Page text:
Also, inclination change does not have to be at the equator.  That is just the most efficient place for the maneuver,.  other locations are not as efficient and are subject to the above limitation.

Jim, does this maneuver require yaw (RAAN) steering? I believe you’ve stated before that Falcon 9 doesn’t have that capability.

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Re: SpaceX Falcon 9 : X-37B OTV-5 : September 2017 : DISCUSSION
« Reply #435 on: 09/25/2017 08:42 pm »
RE: "observability" from the ground and "stealth"

If the USAF is making an effort to make the X-37B low-observable, what can be done without using any advanced materials or techniques (stealth)?

Does the X-37 have to orient itself in a similar way to Shuttle while in orbit?

IIRC, Shuttle on-orbit in independent flight, was most often oriented with the payload bay facing Earth.  The more reflective whlte blanketed/tiled surfaces faced the ground observers, while the black belly tiles faced outer space.

Thus, Shuttle was one of the brightest satellites in LEO.

What if the X-37 is orbiting with the black underside tiles facing Earth?  That would make its observed magnitude fainter--a lower albedo.

Or, what if the attitude is tail facing Earth?  It's a smaller surface area, less area to reflect sunlight.

An example: if the reflectivity is reduced to approximately 16% of the "normal" brightness, the apparent magnitude is reduced by 2.  A second magnitude satellite becomes a fourth magnitude satellite.

Nothing fancy, just basic physics and astronomy.

Just a thought--and certainly not a claim to be "the answer."

Math EDIT
« Last Edit: 09/25/2017 08:52 pm by zubenelgenubi »
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Offline meberbs

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Re: SpaceX Falcon 9 : X-37B OTV-5 : September 2017 : DISCUSSION
« Reply #436 on: 09/25/2017 08:51 pm »
So do you think the stealth coating is overtop or under the various thermal protection materials?
Perhaps on top, and burns up during re-entry and reapplied before each mission.
X-37B has a pretty cozy ride up, only gets cooked on the way down.
Pure speculation of course. But would make sense.

No, it makes no sense.  There is no such thing as a spray on stealth coating
F-35 paint is classified, guess why.
http://www.businessinsider.com/where-f-35-gets-classified-features-2015-5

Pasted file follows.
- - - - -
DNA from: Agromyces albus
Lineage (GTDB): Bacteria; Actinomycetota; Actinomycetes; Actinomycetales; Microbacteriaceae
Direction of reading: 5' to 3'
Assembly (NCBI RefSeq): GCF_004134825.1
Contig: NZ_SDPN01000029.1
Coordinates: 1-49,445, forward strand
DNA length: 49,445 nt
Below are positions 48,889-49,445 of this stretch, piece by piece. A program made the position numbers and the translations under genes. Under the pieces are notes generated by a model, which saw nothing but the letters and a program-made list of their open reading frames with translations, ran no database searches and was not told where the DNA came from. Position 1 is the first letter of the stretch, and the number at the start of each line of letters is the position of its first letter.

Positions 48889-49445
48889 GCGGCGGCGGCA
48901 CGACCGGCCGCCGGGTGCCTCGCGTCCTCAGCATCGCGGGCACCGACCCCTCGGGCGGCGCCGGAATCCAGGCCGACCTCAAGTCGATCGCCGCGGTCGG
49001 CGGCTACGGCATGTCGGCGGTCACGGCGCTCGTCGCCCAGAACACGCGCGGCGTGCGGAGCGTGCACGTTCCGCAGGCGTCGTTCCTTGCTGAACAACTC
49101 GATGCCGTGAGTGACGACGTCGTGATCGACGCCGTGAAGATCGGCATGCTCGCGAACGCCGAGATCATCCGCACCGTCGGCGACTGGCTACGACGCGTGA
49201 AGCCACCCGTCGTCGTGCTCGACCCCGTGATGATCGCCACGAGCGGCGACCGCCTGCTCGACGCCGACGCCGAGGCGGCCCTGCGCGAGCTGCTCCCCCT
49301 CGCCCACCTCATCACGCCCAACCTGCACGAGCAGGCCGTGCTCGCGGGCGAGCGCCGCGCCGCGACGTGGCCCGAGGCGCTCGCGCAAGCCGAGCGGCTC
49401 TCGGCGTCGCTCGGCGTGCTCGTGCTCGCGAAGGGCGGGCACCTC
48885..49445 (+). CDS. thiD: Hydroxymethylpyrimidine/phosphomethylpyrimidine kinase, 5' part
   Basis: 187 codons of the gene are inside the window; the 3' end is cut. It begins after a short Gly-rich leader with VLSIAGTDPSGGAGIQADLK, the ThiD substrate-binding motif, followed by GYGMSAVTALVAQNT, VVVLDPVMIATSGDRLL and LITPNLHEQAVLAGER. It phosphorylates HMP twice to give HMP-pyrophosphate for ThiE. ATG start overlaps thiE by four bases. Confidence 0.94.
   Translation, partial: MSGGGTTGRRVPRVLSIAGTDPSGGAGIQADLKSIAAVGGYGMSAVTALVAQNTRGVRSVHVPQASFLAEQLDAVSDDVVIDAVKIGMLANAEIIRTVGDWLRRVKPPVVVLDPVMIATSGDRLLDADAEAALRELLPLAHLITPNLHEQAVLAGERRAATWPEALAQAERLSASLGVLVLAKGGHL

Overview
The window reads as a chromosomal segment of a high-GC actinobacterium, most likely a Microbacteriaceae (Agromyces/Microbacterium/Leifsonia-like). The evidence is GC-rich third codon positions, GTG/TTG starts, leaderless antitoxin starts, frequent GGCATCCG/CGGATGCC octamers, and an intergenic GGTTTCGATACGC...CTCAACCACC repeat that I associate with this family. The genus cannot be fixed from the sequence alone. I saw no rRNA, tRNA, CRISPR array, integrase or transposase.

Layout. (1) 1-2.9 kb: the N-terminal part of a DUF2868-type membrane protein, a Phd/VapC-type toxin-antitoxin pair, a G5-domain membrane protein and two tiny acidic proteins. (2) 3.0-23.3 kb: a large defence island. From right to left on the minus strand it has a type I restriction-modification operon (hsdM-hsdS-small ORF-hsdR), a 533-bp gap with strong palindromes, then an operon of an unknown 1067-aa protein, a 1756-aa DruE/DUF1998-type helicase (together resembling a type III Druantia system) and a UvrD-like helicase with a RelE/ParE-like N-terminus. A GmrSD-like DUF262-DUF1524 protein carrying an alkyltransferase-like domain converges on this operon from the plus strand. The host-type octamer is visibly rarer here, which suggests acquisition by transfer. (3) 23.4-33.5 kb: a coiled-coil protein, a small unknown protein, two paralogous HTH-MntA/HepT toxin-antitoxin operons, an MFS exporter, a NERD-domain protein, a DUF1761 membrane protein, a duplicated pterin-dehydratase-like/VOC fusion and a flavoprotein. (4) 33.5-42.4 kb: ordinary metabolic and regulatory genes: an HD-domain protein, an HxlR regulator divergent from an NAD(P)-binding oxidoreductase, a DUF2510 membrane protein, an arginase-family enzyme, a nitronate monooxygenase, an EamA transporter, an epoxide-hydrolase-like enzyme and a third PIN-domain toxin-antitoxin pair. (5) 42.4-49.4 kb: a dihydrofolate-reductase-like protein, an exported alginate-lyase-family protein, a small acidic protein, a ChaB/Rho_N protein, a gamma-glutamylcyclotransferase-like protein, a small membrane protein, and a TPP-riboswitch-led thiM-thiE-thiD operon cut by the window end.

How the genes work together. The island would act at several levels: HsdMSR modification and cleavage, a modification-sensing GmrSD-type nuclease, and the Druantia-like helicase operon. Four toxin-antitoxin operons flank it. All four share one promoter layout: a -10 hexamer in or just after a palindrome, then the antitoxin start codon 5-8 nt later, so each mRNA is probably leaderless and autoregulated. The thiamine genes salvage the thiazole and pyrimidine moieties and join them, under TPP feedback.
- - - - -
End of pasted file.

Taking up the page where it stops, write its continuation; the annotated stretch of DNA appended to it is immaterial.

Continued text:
Offline Jirka Dlouhy

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Re: SpaceX Falcon 9 : X-37B OTV-5 : September 2017 : DISCUSSION
« Reply #437 on: 09/25/2017 09:42 pm »
Is any information about Cubesats in this flight?

Online whitelancer64

So do you think the stealth coating is overtop or under the various thermal protection materials?
Perhaps on top, and burns up during re-entry and reapplied before each mission.
X-37B has a pretty cozy ride up, only gets cooked on the way down.
Pure speculation of course. But would make sense.

No, it makes no sense.  There is no such thing as a spray on stealth coating
F-35 paint is classified, guess why.
http://www.businessinsider.com/where-f-35-gets-classified-features-2015-5

Because it absorbs radar. Of course, we aren't talking about radar observations here, but optical.
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Offline meberbs

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Re: SpaceX Falcon 9 : X-37B OTV-5 : September 2017 : DISCUSSION
« Reply #439 on: 09/25/2017 10:27 pm »
So do you think the stealth coating is overtop or under the various thermal protection materials?
Perhaps on top, and burns up during re-entry and reapplied before each mission.
X-37B has a pretty cozy ride up, only gets cooked on the way down.
Pure speculation of course. But would make sense.

No, it makes no sense.  There is no such thing as a spray on stealth coating
F-35 paint is classified, guess why.
http://www.businessinsider.com/where-f-35-gets-classified-features-2015-5

Because it absorbs radar. Of course, we aren't talking about radar observations here, but optical.
That quote tree is based on discussion of radar stealth.

Spray on optical stealth for space is pretty obvious (black paint), so I am pretty sure that isn't what Jim was referring to either.

Last on the list of observation methods would be IR, and control of IR with paint is a consideration in spacecraft thermal design anyway. The RF paint is the obscure one that I wouldn't have guessed existed either if I hadn't heard about it before.